Yesterday, as I read some of the news headlines on the interweb, I came across one that dealt with the endorsement that some evangelical voters gave to Rick Santorum. It's not terribly surprising that evangelicals rejected Mitt Romney because of his Mormonism and his supposed liberal tendencies. Of course, Romney may not know whether he's a conservative, liberal, or something totally different. The evangelical voters considered Santorum, Newt Gingrich, and Rick Perry. The very fact that they chose Santorum shows a significant shift in American Protestant politics over the past few decades.
A major party has nominated a Roman Catholic for president three times. Each time, it's been the Democrats that have done so. The first Catholic to run for president was Al Smith of New York in 1928. He lost to Herbert Hoover, and those who lived through the Depression blame Hoover for that debacle to this day, but that's another story. Hoover won a landslide largely because a Republican was in office and the economy seemed to be booming. However, there was also the frequent assertion that the Democrats were the party of "Rum, Romanism, and Rebellion." The 1920s was a period that saw the growth of the second Ku Klux Klan, and Catholics were one of the major groups that these nativists saw as damaging Americanism with their taking orders from Rome. There was concern that a Smith presidency would subordinate itself to the pope, not the Constitution.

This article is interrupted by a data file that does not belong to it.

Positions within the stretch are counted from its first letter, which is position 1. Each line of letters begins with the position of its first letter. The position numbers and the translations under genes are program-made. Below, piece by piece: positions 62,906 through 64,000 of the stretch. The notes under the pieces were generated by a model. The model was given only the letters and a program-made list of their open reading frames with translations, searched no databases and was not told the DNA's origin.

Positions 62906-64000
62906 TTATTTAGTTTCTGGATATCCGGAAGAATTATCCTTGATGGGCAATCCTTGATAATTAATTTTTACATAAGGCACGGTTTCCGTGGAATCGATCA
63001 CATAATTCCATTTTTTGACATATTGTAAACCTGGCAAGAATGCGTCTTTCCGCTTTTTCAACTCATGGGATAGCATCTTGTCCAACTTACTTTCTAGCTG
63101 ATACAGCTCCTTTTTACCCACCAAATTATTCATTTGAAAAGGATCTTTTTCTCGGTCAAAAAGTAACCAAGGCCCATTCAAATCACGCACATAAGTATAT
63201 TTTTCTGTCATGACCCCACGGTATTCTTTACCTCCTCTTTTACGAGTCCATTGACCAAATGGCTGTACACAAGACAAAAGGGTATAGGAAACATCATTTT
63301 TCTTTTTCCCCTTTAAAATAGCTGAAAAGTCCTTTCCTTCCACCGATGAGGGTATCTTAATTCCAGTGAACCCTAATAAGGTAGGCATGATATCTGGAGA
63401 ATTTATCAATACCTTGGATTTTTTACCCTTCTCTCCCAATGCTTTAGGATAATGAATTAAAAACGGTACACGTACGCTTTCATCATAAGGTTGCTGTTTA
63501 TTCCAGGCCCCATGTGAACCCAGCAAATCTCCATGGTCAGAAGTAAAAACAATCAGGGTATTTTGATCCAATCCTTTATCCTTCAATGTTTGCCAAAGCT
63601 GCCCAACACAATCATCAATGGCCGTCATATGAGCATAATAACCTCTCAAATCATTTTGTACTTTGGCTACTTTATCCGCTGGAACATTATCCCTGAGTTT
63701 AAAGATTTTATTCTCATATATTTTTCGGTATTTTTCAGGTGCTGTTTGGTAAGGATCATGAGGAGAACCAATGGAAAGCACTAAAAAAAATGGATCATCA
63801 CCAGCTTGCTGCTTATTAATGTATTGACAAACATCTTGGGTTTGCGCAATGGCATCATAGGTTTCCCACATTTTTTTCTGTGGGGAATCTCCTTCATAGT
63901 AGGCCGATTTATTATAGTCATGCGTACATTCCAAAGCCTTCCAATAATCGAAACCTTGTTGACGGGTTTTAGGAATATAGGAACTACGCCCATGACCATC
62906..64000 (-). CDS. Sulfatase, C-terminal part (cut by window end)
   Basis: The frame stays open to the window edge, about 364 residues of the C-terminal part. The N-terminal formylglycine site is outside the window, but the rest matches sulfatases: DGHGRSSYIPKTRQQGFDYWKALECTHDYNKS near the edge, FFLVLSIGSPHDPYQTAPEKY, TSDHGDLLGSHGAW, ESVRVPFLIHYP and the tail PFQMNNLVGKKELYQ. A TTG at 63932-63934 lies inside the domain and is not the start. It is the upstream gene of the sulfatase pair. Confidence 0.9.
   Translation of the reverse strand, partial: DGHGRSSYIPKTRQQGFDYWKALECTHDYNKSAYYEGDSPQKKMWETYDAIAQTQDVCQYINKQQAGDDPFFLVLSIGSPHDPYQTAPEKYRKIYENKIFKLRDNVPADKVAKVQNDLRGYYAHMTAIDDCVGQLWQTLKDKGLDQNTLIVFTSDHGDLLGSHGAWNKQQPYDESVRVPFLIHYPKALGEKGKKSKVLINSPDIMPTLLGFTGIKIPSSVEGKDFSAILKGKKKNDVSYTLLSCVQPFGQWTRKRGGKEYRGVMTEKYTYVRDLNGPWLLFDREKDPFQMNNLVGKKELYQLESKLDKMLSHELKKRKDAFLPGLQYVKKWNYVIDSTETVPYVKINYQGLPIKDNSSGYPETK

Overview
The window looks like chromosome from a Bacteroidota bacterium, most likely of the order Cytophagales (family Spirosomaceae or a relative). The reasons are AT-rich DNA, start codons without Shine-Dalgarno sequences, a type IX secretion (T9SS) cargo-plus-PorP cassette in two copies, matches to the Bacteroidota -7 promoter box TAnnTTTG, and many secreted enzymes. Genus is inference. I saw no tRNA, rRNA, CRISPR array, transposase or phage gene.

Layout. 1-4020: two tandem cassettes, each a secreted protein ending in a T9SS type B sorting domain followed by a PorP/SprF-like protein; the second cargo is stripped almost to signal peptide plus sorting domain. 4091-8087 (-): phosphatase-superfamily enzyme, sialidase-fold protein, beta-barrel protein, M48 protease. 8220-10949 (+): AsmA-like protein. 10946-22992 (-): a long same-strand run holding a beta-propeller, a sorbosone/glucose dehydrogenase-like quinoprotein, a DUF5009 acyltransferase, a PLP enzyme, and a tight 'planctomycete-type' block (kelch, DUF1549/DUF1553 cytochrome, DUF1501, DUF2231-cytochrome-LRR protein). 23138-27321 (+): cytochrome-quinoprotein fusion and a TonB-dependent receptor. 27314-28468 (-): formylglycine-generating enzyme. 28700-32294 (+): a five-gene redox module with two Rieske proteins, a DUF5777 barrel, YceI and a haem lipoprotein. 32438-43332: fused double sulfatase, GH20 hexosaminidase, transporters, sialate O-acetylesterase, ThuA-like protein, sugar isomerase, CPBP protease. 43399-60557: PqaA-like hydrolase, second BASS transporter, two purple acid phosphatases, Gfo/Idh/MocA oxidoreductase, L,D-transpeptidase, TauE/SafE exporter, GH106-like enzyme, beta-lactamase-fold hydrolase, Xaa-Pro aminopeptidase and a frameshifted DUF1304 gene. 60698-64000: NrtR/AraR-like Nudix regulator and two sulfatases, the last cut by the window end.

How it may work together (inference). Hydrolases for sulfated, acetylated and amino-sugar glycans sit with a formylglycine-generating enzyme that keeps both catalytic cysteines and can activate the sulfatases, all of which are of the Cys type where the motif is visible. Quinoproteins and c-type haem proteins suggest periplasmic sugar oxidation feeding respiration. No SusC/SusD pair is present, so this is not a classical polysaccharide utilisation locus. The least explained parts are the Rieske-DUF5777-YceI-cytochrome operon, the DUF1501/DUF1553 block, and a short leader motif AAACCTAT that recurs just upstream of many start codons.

Fast-forward just over thirty years. In 1960, another Catholic ran for president. The concern over a president having more allegiance to the Vatican than the US was a big concern for many Protestants. The candidate for president this time was John F. Kennedy. A 2007 article in Baptist History & Heritage by Ricky Floyd Dobbs examined the concern that conservative Baptists had regarding a Catholic running for president, using the Texas Baptist Standard as a case study. Kennedy won, and he is to date the only Catholic to become president. While some Americans would view him as a liberal, and his presidency was shortened by an assassins' bullet, most people would not argue that Kennedy put the concerns of the Vatican above those of America.
In 2004, John Kerry ran for president against the incumbent George W. Bush. His Catholicism was not the major issue, as the fear of terrorism seemed to be the overarching topic in this election. That was a general election, however, and evangelicals have tended to web themselves to the Republican Party in the last few decades. Most of the Republican candidates over time have been WASPs, with few women, minorities, and non-Protestants attempting a run. This year, evangelicals chose between Santorum, Gingrich, and Perry. Of the three, Perry would be the closest candidate to an evangelical. However, he's come across as less-than-presidential in debates and other public appearances. That leaves Santorum and Gingrich, both Catholics, as the best hope for pro-life, anti-Mormon evangelicals. While Romney's stand on abortion can be questioned, John Huntsman, another Mormon, seems to be solidly pro-life.
All of this goes to show the major change in Protestant attitudes toward Catholicism. Catholics are now considered more mainstream to evangelical voters. Mormons are not. Could this shift signal the election of a President Santorum? Not likely, but the change over time is nonetheless interesting.